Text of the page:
The National Rifle Association and its primary spokesman Wayne LaPierre, owe the president an apology. I don't much care what LaPierre thinks of William J. Clinton as a man, but his remarks about the president of the country are simply out of bounds.
In case you missed it, LaPierre more or less said the president accepts and condones a certain level of gun violence in the U.S. because it provides a vivid background against which the president can wage his war for further controls on hand guns. I guess the NRA must feel President Clinton considers tragic accidental and intentional gunshot deaths necessary ``collateral damage:'' casualties that must be incurred if the gun control battle is to be won. Think about it. Do you really believe that any president, even this president, would coldly accept the deaths of children to further a political goal?
I have no high regard for the current occupant of the White House and I disagree with the Clinton/Gore approach to gun control. I also believe it's time for the rank-and-file membership of the NRA to take hold of the trunk of that organization and shake some of the ripe nuts from the top of the tree.
I grew up with guns and hunting. I own guns, including handguns and I hunt waterfowl and game birds. I also shoot trap, skeet and sporting clays and occasionally poke holes in paper targets. As a young man I grew up with the NRA and believed then, as I do now, that American's have a right to own firearms for sporting purposes. I guess the NRA and I parted ways when the organization began espousing the private, unfettered ownership of mortars, heavy machine guns, armored personnel carriers and support equipment for private armies.
My disappointment at the NRA's increasingly frantic ravings is due in part to the fact I have so many friends who are lifelong members of the NRA and who I know do not support some of the more extreme positions the organization has taken. I know others who, like me, simply dropped out. You should know that we are considered traitors by the hard core. I understand that and don't resent it I consider many of these folks to still be my friends and I still feel they are decent, law abiding citizens and members of the community.
``I don't need the right to own a Browning machine gun,'' I will argue to any of dozens of shooting pals.
``But, if we let them take away our right to own machine guns and mortars, the next thing they'll take will be our rifles and pistols,'' they counter.
And of course my NRA friends will hit me with the provisions of the U.S. Constitution which, depending on how you interpret the document, either give every citizen the right to own a firearm or give only those citizens constituting a militia the right to own ``and maintain'' a firearm. Despite my firm belief American's should have the right to own firearms for sporting purposes I tend to agree with those who maintain the Founding Fathers were referring only to a ``well regulated militia'' when they included that language in the Constitution.
My NRA friends insist the organization cannot give an inch or all is lost. I wonder if a more reasonable approach might lead some former NRA members back to the fold and improve the nation's image of the organization. After all, there was a time when NRA membership was high, members were proud of their affiliation with the nation's largest shooting organization and the average citizen more than likely saw the NRA in a positive light. What has happened?
I saw a poll several months back that indicated most Americans continue to support recreational hunting, fishing and target shooting. If we accept those results then it would appear Americans don't disapprove firearms for hunting. Other polls - the ones the NRA distrust the most - indicate American's feel something must be done about the easy availability of handguns. I believe the reason the NRA suspects some poll results is because they feel politicians, most recently led by President Clinton and Vice President Gore are hyping and pushing poll results to get the answers they want and to create an issue where none exists.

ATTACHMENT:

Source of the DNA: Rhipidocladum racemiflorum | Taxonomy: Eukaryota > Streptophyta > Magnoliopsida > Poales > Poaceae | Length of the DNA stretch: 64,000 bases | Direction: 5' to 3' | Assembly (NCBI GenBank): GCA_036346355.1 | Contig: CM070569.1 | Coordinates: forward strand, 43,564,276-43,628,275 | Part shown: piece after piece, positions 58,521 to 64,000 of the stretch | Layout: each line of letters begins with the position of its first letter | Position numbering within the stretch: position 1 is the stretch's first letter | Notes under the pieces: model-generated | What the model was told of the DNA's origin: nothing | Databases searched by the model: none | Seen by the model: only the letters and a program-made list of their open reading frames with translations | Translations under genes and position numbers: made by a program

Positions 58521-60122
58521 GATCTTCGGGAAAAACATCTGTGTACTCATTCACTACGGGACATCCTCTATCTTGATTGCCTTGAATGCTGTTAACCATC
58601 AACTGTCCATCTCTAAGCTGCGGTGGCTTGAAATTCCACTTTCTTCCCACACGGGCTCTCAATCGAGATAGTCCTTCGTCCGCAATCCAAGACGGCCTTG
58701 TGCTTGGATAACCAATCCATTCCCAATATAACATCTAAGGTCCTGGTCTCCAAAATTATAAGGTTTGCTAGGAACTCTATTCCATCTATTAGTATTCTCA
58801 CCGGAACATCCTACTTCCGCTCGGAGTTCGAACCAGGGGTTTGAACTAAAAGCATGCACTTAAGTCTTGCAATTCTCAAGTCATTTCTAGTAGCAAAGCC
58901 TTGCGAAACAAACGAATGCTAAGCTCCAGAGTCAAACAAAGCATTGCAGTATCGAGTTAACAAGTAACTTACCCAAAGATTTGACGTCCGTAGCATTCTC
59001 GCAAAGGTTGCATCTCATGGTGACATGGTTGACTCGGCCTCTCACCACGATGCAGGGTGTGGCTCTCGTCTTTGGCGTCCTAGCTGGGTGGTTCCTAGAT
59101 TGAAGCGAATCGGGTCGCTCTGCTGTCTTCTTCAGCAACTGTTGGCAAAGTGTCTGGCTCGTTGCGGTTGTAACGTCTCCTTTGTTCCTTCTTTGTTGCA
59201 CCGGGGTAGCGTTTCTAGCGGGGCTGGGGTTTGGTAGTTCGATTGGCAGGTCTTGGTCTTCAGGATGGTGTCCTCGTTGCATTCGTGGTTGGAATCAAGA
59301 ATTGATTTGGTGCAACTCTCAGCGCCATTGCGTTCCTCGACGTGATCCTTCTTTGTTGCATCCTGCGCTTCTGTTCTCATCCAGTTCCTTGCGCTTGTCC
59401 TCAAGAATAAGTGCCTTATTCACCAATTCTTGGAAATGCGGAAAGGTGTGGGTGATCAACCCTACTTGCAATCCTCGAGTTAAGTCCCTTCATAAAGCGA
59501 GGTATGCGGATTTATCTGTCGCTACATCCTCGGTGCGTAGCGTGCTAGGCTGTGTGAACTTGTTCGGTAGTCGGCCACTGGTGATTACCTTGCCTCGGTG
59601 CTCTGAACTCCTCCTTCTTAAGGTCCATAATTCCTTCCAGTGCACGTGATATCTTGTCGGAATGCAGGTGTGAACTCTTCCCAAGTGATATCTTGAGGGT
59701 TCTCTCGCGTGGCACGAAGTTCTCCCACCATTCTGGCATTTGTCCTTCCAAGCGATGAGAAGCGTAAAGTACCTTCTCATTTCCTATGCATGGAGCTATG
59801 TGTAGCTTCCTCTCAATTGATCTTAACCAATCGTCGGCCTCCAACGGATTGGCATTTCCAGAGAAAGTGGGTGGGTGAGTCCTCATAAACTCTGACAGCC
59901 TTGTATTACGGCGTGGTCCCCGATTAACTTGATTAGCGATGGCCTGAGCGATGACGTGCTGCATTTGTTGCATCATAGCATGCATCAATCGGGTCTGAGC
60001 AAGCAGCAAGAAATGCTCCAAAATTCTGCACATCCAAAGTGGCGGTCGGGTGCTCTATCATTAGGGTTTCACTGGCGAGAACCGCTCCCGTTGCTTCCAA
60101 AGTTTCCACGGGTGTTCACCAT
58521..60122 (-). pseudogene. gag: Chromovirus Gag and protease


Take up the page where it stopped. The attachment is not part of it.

The NRA might want to take a stab at finding some kind of middle ground here because it is clear the Clinton administration intends to demonize the organization, and by reference all gun owners, throughout the coming campaign. The NRA's current argument, that the administration is not enforcing laws already on the books, is no doubt accurate. Unfortunately it appears popular only within the walls of the NRA castle - no one else is paying much attention.
I oppose most aspects of gun control for the simple reason they will not solve the perceived problem. Common sense tells me the fact I have a card on file indicating I own a certain handgun, is not going to stop tomorrow night's robbery at the convenience store. Keeping my name on file as owner of a handgun will not prevent a child from getting that gun and doing harm with it. Only I can do that. Would a trigger lock help? Sure, but only if I use it.
In situations where it is clearly proven a glut of handguns is going in to high crime areas - and it has happened - then steps should be taken to stop it. Rational gun owners should favor close monitoring of the manufacture and sale of the cheap ``assault style'' weapons favored by gangs. C'mon now NRA, those aren't for sporting purposes and you know it. We all know what they are made for.
I don't have the answer. But unless gun owners and those who support shooting sports want to see themselves as evil villains in the news every night somebody had better convince the NRA to attempt a fresh dialogue. It could begin with Wayne LaPierre apologizing to the president of the United States.
Warren W. Wiley, a former Juneau resident, political observer and radio personality, now lives in Montana. He can be reached by e-mail at firstname.lastname@example.org.
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